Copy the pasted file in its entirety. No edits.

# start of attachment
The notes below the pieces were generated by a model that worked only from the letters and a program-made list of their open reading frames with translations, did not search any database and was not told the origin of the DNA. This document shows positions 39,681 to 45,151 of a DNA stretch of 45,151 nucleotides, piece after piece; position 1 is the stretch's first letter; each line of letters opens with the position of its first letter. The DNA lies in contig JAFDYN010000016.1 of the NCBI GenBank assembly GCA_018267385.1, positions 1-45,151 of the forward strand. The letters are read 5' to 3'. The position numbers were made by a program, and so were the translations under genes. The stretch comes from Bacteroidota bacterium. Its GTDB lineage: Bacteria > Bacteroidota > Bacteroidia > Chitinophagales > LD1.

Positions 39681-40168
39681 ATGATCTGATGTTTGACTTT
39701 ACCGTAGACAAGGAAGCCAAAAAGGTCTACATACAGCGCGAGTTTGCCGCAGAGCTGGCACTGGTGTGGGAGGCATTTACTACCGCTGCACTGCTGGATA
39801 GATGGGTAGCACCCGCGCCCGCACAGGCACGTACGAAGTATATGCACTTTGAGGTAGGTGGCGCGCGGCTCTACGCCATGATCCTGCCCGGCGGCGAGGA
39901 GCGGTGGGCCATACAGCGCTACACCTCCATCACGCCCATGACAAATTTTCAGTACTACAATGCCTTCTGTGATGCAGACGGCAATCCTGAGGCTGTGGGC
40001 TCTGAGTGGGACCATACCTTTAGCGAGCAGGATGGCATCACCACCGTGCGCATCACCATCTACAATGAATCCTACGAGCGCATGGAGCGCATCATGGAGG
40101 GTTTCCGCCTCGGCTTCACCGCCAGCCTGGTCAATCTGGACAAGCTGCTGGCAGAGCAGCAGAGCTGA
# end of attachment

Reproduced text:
The notes below the pieces were generated by a model that worked only from the letters and a program-made list of their open reading frames with translations, did not search any database and was not told the origin of the DNA. This document shows positions 39,681 to 45,151 of a DNA stretch of 45,151 nucleotides, piece after piece; position 1 is the stretch's first letter; each line of letters opens with the position of its first letter. The DNA lies in contig JAFDYN010000016.1 of the NCBI GenBank assembly GCA_018267385.1, positions 1-45,151 of the forward strand. The letters are read 5' to 3'. The position numbers were made by a program, and so were the translations under genes. The stretch comes from Bacteroidota bacterium. Its GTDB lineage: Bacteria > Bacteroidota > Bacteroidia > Chitinophagales > LD1.

Positions 39681-40168
39681 ATGATCTGATGTTTGACTTT
39701 ACCGTAGACAAGGAAGCCAAAAAGGTCTACATACAGCGCGAGTTTGCCGCAGAGCTGGCACTGGTGTGGGAGGCATTTACTACCGCTGCACTGCTGGATA
39801 GATGGGTAGCACCCGCGCCCGCACAGGCACGTACGAAGTATATGCACTTTGAGGTAGGTGGCGCGCGGCTCTACGCCATGATCCTGCCCGGCGGCGAGGA
39901 GCGGTGGGCCATACAGCGCTACACCTCCATCACGCCCATGACAAATTTTCAGTACTACAATGCCTTCTGTGATGCAGACGGCAATCCTGAGGCTGTGGGC
40001 TCTGAGTGGGACCATACCTTTAGCGAGCAGGATGGCATCACCACCGTGCGCATCACCATCTACAATGAATCCTACGAGCGCATGGAGCGCATCATGGAGG
40101 GTTTCCGCCTCGGCTTCACCGCCAGCCTGGTCAATCTGGACAAGCTGCTGGCAGAGCAGCAGAGCTGA